Column: The good guys of college basketball

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Loyola-Chicago players celebrate a regional final NCAA college basketball tournament game against Kansas State, Saturday, March 24, 2018, in Atlanta. Loyola-Chicago won 78-62. (AP Photo/David Goldman)

Loyola-Chicago players celebrate a regional final NCAA college basketball tournament game against Kansas State, Saturday, March 24, 2018, in Atlanta. Loyola-Chicago won 78-62. (AP Photo/David Goldman)

The season was supposed to tainted. With the Federal Bureau of Investigation barring down on some of the game’s preeminent faces and places, with the light being shown on its dirty underworld and with an indefinite judgement day(s), college basketball seemed mired to a season of gloom and doom.

The injustice of NCAA amateurism and the misappropriation of federal resources are a debate for another time. The NCAA’s definition of right and wrong may be just their own societal construct, but that shouldn’t comfort anybody. The affected parties live in the society of that creation. Rules were broken, and corruption occurred.

The first wave cost Louisville head coach Rick Pitino his job, Five Star Freshman Brian Bowen his eligibility and cast shadows and investigations (with players having to sit) at Oklahoma State, USC, Miami, Arizona, Auburn and elsewhere. Later in the season Yahoo!’s Pete Thamel had a report indicating many other current and former stars being attached to impermissible activity. Elsewhere powerhouse Michigan State, embroiled in a systemic negligence culture, may have protected multiple constituents accused of sexual harassment.

It was a sad reality for the game’s pure fans. However, with one weekend left, and the season at its annual pinnacle, the cheaters have yet to win and to many that means a lot. Michigan State made a run, but they were supremely short on talent, losing to Syracuse in the second round. USC, Oklahoma State and Louisville all had good seasons – but not good enough. All three were bubble teams that did not qualify for the big dance. Arizona, with reports of wiretaps, pay for play and an arrested former assistant, were not just defeated, but plum embarrassed by Buffalo in a first round upset. Earlier in the same day Miami, a dark horse team with talent, had been upset themselves by 11 seed Loyola-Chicago.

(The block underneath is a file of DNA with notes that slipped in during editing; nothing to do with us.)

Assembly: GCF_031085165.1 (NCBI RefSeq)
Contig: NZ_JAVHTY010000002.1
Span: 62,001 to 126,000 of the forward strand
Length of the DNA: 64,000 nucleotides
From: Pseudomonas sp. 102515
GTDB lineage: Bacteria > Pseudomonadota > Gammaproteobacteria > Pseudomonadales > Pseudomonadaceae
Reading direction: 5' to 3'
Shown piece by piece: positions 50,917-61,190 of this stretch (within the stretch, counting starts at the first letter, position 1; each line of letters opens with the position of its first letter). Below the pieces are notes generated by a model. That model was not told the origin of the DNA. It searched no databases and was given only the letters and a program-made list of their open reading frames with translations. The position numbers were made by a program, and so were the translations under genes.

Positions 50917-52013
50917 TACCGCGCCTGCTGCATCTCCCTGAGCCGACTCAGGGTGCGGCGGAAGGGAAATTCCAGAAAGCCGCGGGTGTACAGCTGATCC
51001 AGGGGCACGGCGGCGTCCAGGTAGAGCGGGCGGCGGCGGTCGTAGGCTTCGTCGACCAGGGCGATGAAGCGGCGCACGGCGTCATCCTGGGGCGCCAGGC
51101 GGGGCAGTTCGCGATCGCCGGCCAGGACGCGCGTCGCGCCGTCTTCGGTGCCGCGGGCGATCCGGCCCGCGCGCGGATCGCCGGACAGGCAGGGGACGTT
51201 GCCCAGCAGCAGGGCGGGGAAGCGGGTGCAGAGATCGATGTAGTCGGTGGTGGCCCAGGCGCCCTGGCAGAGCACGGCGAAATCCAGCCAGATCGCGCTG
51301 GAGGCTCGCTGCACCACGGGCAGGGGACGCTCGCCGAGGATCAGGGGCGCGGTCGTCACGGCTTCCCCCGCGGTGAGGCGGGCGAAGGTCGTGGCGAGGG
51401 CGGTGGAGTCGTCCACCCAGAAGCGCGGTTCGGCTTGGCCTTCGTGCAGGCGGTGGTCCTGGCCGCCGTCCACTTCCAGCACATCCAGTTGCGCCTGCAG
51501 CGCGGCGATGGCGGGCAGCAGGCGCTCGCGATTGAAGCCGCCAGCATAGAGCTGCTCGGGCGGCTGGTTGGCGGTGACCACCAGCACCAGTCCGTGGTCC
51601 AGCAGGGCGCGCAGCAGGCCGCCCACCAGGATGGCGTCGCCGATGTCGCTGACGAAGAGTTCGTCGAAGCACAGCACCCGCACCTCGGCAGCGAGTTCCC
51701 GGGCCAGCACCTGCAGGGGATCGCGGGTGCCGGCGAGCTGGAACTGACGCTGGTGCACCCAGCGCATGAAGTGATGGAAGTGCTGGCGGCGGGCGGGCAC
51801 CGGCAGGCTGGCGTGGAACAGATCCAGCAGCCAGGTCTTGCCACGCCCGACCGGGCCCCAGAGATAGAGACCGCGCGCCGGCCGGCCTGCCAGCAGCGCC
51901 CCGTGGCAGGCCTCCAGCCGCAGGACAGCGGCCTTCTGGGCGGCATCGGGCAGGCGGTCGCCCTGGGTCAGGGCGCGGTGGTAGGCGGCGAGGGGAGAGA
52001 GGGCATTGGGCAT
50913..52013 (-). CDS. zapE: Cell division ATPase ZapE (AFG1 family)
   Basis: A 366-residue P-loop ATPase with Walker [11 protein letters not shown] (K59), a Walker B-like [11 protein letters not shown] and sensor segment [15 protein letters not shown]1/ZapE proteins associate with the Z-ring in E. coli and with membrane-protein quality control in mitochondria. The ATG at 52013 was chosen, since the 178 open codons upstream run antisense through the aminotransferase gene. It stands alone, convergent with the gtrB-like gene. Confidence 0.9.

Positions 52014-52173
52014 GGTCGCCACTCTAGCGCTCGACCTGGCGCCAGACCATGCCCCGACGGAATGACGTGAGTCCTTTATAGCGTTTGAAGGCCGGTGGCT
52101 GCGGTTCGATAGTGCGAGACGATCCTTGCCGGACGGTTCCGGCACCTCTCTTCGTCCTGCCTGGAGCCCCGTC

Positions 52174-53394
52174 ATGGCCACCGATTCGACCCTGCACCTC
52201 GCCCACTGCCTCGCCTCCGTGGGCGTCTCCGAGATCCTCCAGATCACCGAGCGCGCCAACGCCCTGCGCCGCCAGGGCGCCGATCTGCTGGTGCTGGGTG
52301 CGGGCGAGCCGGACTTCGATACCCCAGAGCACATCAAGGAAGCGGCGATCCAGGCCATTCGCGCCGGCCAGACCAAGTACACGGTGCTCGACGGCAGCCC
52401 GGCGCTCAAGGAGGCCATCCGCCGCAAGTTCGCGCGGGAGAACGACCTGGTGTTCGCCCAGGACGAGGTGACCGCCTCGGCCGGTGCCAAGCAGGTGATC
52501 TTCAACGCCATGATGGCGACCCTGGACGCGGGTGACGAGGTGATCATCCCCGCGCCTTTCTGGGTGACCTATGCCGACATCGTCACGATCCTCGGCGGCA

Those same Ramblers are still playing. Led by a 98-year-old nun named Sister Jean, they will take on Michigan in the first national semi-final. John Belein has a tremendous reputation of being a good guy who runs a clean program. His team is talented, but devoid of McDonald American types at the center of most of the controversies. Curiously, the number one source of illegal conduct, Christian Dawkins, is a Michigan native and many players indicated, like former Kansas star and Flint native, Josh Jackson. None to be found on this Wolverines gang. The Ramblers of Loyola are the penultimate Mid-Major, they have no real stars; rather they have won by playing excellent team basketball and executing beautifully on both ends on the court.

The second semifinal gets even more dicey. Bill Self and Kansas have dominated the recruiting trail and have a talented team. Could that success come from sinister means? The NCAA thought so about Billy Preston. They were investigating how the former top 20 recruit had come to use a car (a car he later crashed, leading to the suspicion) and if it was an impermissible benefit. He eventually left. Kansas is also a flagship Adidas program. As the FBI, who has pursued a couple Adidas executives, indicated at Louisville, the company and its employees were not above shepherding its top recruits to its collegiate institutions by dubious means.

Its opponent, Villanova, is similar to Michigan. Jay Wright has one of the best stature’s in the game right now. Yes, the Wildcats have high level recruits, but so far there is no inklings that they matriculated to suburban Philadelphia illicitly. Wright’s roster is full of underbought recruits redshirted and/or took the time to develop into the stars they have become.

Kansas may or may not be clean, but we’re working with at least 75%. That’s a good mark. There will be no vacated titles, no black-eyes to come. These programs, and the men who lead them, epitomize what is good about college basketball: teamwork, execution, player development and leadership. In a season where it seemed like those traits where as lacking as ever, to have the Final Four we do is the ultimate irony. People who care about the game can only hope they’re the ultimate role models as well.


Matt Barresi is a staff writer for The Daily Campus. He can be reached via email at matthew.barresi@uconn.edu.

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